So reading through the FAQ and various bits in the media about it what does it appear to do? It puts IP over stuff! Shocking right!? To quote the FAQ:

The goal of the first specification release will be Wi-Fi, up to and including 802.11ax (aka Wi-Fi 6), that is 802.11a/b/g/n/ac/ax; Thread over 802.15.4-2006 at 2.4 GHz; and IP implementations for Bluetooth Low Energy, versions 4.1, 4.2, and 5.0 for the network and physical wireless protocols.

So the technologies they’re using are WiFi, no real shock there, although there’s no mention of Wi-Fi HaLow AKA 802.11ah but for home use that’s nothing of note. Next up in Bluetooth LE, 4.1 – 5.0, again no real surprises here, there’s already a standard for IP over Bluetooth LE/mesh in the form of 6LoWPAN, the same as used by Thread and vanilla 802.15.4, slightly interesting they mentioned explicitly 3 versions of BT-LE and just didn’t say BT-LE in general as all versions support IP. The final option mentioned was 802.15.4, the bit that I find particularly interesting here is that Zigbee Alliance was one of the four companies in the original announcement, 802.15.4 is an open radio standard used by Zigbee, Thread, 6LoWPAN directly and a number of other protocols, Zigbee has their own Zigbee IP standard, which competes with Thread and others yet Thread, originally out of Google/Nest is the chosen one. I’ve also found Thread to not really be a completely open standard like TCP/IP, as while there is the OpenThread implementation, you need to be a paying member of the Thread Group organisation to have it certified!

So what else does the project offer? They mention the following but note the term “may include”.:

This may include a proposed standard for lifecycle events such as provisioning/onboarding, removal, error recovery, and software update.

I feel that the lifecycle events they mention are actually extremely important here, and standards in this area are just as important as connectivity standards such as IP for layer 3. If you look at components such as provisioning/onboarding there’s fairly new standards evolving such as the Intel/Arm FIDO secure device onboarding collaboration which are still quite new so I suspect they’re going to wait and watch these before making a decision which is actively a good thing in my opinion if it means one less new standard!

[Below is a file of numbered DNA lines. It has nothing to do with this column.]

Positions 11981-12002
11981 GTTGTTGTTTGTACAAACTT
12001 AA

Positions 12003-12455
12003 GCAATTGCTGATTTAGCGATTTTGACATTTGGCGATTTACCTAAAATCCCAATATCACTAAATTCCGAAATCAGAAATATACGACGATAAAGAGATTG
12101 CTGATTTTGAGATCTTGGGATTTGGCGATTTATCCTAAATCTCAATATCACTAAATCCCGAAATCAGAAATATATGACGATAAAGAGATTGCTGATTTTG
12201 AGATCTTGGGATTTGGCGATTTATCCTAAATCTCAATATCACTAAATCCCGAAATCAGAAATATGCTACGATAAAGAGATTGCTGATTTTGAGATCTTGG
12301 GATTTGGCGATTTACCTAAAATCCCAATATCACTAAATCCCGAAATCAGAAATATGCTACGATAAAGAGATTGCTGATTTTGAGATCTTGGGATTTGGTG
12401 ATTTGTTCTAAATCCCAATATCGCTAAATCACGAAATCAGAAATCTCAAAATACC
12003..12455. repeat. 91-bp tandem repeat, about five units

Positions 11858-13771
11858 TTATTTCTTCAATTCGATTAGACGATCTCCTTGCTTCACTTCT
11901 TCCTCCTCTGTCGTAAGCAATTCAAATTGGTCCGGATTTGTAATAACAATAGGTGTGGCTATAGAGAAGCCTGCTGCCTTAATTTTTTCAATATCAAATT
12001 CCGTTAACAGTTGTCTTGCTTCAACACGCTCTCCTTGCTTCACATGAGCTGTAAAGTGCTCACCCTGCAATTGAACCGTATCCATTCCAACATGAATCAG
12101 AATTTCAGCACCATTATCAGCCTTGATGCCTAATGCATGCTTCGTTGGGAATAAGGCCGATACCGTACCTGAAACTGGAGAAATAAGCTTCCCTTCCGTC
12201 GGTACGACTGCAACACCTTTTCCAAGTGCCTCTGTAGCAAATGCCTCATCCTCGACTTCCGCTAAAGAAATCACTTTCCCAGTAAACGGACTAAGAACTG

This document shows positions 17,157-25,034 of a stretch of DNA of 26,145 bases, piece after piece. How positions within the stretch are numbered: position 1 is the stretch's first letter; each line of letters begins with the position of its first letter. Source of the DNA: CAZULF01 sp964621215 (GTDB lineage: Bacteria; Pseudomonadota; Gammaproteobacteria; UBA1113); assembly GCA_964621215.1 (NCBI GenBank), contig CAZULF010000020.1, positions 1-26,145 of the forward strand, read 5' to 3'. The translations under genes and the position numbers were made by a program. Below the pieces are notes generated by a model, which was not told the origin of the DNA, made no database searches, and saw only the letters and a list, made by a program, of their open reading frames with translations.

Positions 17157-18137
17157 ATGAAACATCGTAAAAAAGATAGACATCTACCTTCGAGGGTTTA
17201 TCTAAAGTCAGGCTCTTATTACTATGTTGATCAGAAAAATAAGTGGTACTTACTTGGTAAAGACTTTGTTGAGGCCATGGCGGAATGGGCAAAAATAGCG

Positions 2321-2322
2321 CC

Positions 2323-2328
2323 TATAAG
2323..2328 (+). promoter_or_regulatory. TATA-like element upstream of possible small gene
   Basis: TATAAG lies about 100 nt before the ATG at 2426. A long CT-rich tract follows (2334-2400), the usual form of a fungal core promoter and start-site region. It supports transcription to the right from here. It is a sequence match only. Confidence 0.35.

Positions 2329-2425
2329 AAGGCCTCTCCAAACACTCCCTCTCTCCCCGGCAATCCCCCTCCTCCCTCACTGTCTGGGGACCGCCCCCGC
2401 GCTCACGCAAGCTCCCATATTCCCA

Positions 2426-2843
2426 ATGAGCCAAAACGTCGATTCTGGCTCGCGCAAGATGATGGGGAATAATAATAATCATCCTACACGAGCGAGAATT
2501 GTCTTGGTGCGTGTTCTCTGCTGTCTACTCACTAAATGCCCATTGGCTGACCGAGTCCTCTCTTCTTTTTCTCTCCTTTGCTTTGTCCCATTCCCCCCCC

Overall there’s currently nothing actually new on offer here in terms of standards, what is new is a number of large companies committing to focusing on a single Layer 3 connectivity protocol. There’s already widely available hardware across WiFi/Bluetooth/802.15.4 as well as standard IP implementations for them all. This should actively replace Zigbee, Z-Wave and a number of other proprietary Layer 2/3 protocols and should be straight forward for adoption as there’s not actually a lot for anyone else to do.

I feel this is a move in the right direction and will make life easier for a lot of third parties who want their products to work with “the big three of Apple/Google/Amazon”, the move to more open standards is obviously good, but overall there’s really nothing particularly new other than another mechanism for closed companies to work together. I don’t think it’ll ultimately make much difference in general to the open source community as those companies will have their proprietary protocols/APIs sitting on top of IP, just like in other parts of the internet now. It’ll be interesting to see how open the process is once they release code and start to work on it.

Basically it’s a wait and watch so really I’m ¯\_(ツ)_/¯